ACIL Code of Ethics
As a long standing Member of the American Council of Independent Laboratories since 2000, our Leadership, Integrity, Honor and Service is at the core of our business with Government, Academia & Industry.
ACIL members agree that it is their policy to abide by this Code of Ethics:
1. To cooperate in elevating and maintaining the professional status of independent scientific, engineering and testing firms and in securing recognition of the value of services rendered by them.
2. To assert competency only in work for which adequate equipment and personnel are available or adequate preparation has been made.
3. To have a clear understanding with the client as to the extent and kind of service to be rendered, especially in fields where different grades or characters of service are offered.
4. To endeavor in reports to make clear the significance and limitations of findings reported.
5. To safeguard reports as far as possible against misinterpretation or misuse, and to contend against such misinterpretation or misuse.
6. To oppose and refrain from incompetent and fraudulent inspection, sampling, analysis, testing, consultation, development and research work.
7. To deal openly, honestly and fairly in all business and financial matters with employees, clients and the public.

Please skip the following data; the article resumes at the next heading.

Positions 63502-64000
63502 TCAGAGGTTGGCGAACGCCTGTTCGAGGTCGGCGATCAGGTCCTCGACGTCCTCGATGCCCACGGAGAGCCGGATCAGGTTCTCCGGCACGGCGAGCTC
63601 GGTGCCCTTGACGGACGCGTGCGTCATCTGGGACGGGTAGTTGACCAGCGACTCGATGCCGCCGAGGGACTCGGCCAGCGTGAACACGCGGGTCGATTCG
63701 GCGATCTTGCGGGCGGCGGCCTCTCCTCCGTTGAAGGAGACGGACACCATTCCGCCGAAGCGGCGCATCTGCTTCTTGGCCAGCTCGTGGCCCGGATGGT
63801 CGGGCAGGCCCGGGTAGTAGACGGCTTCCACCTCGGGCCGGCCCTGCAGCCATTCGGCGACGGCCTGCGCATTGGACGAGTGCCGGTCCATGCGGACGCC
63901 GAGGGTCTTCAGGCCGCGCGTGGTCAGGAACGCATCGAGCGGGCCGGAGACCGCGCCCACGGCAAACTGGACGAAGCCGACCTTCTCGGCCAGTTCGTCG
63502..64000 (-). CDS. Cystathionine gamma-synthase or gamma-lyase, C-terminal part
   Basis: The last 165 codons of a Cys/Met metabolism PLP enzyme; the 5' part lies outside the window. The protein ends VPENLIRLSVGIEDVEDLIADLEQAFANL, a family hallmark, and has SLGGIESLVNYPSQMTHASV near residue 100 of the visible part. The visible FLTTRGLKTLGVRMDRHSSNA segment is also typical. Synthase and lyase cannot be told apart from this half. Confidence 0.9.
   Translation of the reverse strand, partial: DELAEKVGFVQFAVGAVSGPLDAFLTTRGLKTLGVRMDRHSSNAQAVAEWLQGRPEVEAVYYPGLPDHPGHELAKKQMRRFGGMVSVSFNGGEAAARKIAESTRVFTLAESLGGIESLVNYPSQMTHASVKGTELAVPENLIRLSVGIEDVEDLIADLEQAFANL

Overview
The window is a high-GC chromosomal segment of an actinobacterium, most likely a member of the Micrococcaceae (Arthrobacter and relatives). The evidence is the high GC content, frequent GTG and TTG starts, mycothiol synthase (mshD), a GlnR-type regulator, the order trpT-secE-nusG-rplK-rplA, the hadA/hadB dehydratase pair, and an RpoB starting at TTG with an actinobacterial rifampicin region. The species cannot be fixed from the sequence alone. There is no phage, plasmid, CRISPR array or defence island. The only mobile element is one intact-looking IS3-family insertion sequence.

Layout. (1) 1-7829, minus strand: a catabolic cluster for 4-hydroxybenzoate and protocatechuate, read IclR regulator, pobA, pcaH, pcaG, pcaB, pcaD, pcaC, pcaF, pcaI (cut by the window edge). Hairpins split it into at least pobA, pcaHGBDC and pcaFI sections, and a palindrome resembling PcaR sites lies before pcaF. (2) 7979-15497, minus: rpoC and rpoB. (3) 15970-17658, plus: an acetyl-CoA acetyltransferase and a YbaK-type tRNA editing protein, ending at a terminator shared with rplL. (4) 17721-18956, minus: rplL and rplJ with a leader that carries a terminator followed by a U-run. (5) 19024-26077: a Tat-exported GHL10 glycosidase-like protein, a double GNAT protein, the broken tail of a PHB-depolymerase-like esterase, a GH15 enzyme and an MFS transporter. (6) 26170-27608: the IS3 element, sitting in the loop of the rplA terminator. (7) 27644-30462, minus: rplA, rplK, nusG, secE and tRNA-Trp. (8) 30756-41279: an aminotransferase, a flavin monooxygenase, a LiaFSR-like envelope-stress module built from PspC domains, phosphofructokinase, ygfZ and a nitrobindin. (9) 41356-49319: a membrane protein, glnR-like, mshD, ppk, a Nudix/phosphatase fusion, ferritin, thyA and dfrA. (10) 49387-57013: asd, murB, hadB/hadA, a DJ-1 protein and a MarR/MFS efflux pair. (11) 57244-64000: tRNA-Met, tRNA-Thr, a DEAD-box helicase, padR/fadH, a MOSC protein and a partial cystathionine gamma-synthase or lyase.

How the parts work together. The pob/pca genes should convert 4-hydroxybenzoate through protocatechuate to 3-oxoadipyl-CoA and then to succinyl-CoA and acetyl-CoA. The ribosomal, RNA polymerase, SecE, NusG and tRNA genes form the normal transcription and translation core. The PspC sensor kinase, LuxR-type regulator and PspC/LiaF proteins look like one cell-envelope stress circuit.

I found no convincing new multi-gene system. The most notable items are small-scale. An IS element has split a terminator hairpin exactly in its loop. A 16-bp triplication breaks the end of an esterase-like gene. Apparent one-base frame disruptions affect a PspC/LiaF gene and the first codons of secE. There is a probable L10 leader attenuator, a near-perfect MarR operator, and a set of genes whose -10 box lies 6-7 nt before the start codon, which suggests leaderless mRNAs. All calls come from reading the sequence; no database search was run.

We hereby represent that our firm meets all qualifications for membership in ACIL and that we have no conflict of interest that will affect our professional practice. We have read and agree to abide by ACIL's Code of Ethics.
The press release regarding an agreement signed between the American Council of Independent Laboratories (ACIL) and the National Cooperation for Laboratory Accreditation (NACLA) can be found at the following link:
ACIL is the trade association representing independent, commercial scientific and engineering firms. Its members are professional services firms engaged in testing, product certification, consulting, and research and development. Affiliated membership is available to manufacturers laboratories, consultants, and suppliers to the industry.
The association was founded in 1937 as the American Council of Commercial Laboratories. It was later incorporated in the State of New York as the American Council of Independent Laboratories.
ACIL defines independent scientific and engineering services firms as commercial entities engaged in analysis, testing, inspection, materials engineering, sampling, product certification, research and development and related consulting services for the public. They are not affiliated with any institution, company, or trade group that might affect their ability to conduct investigations, render reports, or give professional, objective, and unbiased counsel.